There is no doubt that his work is interesting. Curved walls, open spaces, lots of light and colour, compared to blocked buildings of grey cement. But it’s not exactly functional. How did one fit a flat bed frame against a curved wall in the Casa Battlo? Not sure what the feng shui would be in that situation. Gaudi did create furniture though, which must have helped when decking out his house with the essentials. Can’t find a chair that fits? Sit into a huge ball of clay, mould to your body, and create the chair from that. Which is what he did, actually. The chairs, benches, seats and door handles on display in Casa Battlo are carved to perfectly fit the average human form. That’s pretty nifty, I’ll admit. But these original chairs and seats are also on display in Park Guell, and who knows what other Gaudi properties around Barcelona. Original? Seems the guy took a leaf out of Ikea’s book and got into some mass production.

Gaudi is everywhere in Barcelona. Even the footpath tiles are an homage to his work. And if the catholic church has it’s way, there’ll be even more of him around soon – an application has been submitted for his beatification. As I understand it, that usually takes a bit of time. But so does Gaudi.

I’ll hop off my cubed, structured, solid and finished soap box now :)

Update: Have seen the Sagrada Familia now and it’s ok. But I imagine it might look a little strange when it’s finished in 2026, when the new stuff is all shiny while the rest of it is moulding from age. Otherwise, inside, it’s huge and spacious, but with so much detail it’s overwhelming and made me dizzy.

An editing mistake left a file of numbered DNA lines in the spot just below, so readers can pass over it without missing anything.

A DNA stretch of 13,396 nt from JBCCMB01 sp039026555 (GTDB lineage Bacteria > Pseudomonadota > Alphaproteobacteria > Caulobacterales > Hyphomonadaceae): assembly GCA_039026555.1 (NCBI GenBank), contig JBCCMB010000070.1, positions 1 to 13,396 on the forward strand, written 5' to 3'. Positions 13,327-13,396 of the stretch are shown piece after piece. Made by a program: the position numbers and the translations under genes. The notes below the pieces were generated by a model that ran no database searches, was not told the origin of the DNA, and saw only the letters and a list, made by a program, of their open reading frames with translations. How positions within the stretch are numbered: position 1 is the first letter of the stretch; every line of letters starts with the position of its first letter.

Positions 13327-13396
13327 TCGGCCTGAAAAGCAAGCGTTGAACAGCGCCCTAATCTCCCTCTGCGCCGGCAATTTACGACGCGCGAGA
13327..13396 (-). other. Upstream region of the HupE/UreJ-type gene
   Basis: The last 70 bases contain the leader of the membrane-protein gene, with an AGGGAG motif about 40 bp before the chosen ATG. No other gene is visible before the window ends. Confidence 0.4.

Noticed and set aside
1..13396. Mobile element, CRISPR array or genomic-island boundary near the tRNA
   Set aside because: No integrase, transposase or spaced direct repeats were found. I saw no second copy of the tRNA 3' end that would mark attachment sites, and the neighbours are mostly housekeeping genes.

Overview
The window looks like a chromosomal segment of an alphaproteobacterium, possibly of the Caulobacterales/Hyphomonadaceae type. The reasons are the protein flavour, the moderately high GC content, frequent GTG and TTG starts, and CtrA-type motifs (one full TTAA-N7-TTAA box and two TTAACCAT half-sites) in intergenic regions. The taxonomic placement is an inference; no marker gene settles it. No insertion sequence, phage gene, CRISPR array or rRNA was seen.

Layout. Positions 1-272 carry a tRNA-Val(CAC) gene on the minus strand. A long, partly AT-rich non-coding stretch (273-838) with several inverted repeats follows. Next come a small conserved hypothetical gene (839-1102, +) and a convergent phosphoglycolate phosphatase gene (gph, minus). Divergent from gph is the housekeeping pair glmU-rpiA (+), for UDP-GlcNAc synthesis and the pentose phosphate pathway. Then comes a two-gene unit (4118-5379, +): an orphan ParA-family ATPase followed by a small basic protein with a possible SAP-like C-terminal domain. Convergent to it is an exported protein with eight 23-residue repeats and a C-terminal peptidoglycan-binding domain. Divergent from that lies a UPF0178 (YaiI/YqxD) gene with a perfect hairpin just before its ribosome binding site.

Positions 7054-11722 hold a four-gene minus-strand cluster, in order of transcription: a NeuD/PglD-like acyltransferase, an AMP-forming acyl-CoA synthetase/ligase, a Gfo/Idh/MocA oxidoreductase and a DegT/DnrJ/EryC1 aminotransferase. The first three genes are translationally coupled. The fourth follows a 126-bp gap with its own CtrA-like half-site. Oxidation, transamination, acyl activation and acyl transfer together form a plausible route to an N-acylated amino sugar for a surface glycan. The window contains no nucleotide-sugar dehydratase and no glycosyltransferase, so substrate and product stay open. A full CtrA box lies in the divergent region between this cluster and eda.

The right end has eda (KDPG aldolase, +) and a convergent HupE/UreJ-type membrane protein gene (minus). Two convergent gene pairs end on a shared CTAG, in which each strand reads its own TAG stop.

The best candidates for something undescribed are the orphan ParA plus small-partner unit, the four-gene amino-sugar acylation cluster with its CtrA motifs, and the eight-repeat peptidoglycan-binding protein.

Filed Under → Words
Jun 12 11

Valencia

by Emily Benjamin

I can’t be certain that I knew any more than this about Valencia: they have good oranges, and The Decemberists sung a song by the same name. But even with this limited knowledge, we packed a full day in the coastal city. First up was the old town centre, with huge halls, cathedrals and markets to be found through the winding streets. Here we enjoyed our first and only Valencian Paella and a fresh juice from the city market, busy with locals and tourists on the Saturday we visited. In the afternoon, we made our way to the City of Arts and Sciences, an eye-catching, futuristic complex that reminded me of scenes from Battlestar Galactica. The area houses Europe’s largest aquarium, so we spent a few hours here enjoying the touristy attractions Valencia had to offer.

Filed Under → Travel
Jun 12 11

Paella and Oranges, Valencia-style!

by Emily Benjamin